Obituary: Leonard L. Scheinholtz / Successful labor law attorney who helped develop Reed Smith into global force
June 2, 1927 - July 20, 2014
July 21, 2014 10:54 PM
By Paula Reed Ward / Pittsburgh Post-Gazette
Leonard L. Scheinholtz was a foodie before anyone knew what that was.
A labor law attorney who traveled a lot, he kept track of restaurants everywhere he went, and if he learned that colleagues would be in a major city, he would give them “Four in Four,” a choice of four great restaurants within four blocks of wherever they were going.
“He loved to eat,” said Dan Booker, a friend and colleague at Reed Smith law firm in Pittsburgh.
Mr. Scheinholtz died Sunday at Providence Point in Mt. Lebanon. He was 87.
Known as one of the most successful labor lawyers in Pittsburgh, Mr. Scheinholtz represented employers in labor disputes, including U.S. Steel, Westinghouse and the Pittsburgh Post-Gazette, as well as major coal companies. He headed Reed Smith’s labor law department from 1978 to 1986 and twice argued successfully before the U.S. Supreme Court.
William Bevan III, who also practices labor law, said, “By far, Leonard Scheinholtz had the greatest influence on me as a practicing lawyer.”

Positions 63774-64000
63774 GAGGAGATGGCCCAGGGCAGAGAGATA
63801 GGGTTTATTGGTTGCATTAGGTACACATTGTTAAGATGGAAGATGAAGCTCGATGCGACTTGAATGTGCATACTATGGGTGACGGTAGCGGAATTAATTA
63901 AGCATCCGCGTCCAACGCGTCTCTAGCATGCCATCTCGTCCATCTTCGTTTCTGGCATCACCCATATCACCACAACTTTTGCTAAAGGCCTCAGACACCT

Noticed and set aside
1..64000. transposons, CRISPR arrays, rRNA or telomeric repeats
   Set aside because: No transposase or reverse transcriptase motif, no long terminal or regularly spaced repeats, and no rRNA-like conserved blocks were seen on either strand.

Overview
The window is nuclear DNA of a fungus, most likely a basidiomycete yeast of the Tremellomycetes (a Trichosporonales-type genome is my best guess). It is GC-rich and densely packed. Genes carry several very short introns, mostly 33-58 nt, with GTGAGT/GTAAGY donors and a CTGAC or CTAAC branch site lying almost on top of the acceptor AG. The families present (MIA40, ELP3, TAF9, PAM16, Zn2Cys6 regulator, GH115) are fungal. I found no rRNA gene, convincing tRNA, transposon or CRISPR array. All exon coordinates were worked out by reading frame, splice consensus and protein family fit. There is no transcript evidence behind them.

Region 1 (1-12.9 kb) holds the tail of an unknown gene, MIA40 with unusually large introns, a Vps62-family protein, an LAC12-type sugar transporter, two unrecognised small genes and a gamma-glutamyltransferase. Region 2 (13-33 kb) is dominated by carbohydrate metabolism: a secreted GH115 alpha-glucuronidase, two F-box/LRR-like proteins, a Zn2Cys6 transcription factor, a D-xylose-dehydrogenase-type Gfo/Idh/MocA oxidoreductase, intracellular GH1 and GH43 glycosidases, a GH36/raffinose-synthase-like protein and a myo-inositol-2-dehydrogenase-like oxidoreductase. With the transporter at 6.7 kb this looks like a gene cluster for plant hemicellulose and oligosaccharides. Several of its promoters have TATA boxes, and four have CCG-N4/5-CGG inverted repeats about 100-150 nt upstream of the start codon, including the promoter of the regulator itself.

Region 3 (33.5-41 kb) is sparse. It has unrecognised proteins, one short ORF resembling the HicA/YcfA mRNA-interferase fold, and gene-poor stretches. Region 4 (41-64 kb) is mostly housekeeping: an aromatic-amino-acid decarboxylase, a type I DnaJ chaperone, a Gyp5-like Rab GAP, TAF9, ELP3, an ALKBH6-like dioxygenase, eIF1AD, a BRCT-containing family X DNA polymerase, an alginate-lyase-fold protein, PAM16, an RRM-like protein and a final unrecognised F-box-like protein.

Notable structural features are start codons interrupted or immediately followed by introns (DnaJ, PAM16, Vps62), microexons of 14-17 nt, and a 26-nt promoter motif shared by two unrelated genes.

Mr. Booker, who was managing partner at Reed Smith from 1992 to 2001, credited the growth of the Pittsburgh firm into a global force to Mr. Scheinholtz and two other attorneys there.
His friends described Mr. Scheinholtz as a great litigator, who showed no nerves in the courtroom other than putting his hand in his suit jacket pocket. Young attorneys working with him had to ensure that no change was in Mr. Scheinholtz’s pocket before they walked into the courtroom.
Mr. Scheinholtz, who grew up in Pittsburgh, served in the U.S. Navy from 1945 to 1946. He received a bachelor’s degree from the University of Pennsylvania and a master’s degree and law degree from Columbia University. He was the first Jewish lawyer at Reed Smith and advocated merit hiring and anti-discriminatory policies.
He was a trustee of the Jewish Healthcare Foundation and director of United Jewish Federation and Jewish Chronicle.
In addition to his wife, he is survived by two sons, Stuart of Tiburon, Calif., and Barry of Berkeley Heights, N.J.; a daughter, Nancy Freeborn of San Mateo, Calif.; and five grandchildren. Visitation will be at 10 a.m. today at Temple Emanuel, 1250 Bower Hill Road, Mt. Lebanon, with a service at 11 a.m.
Paula Reed Ward: firstname.lastname@example.org, 412-263-2620.
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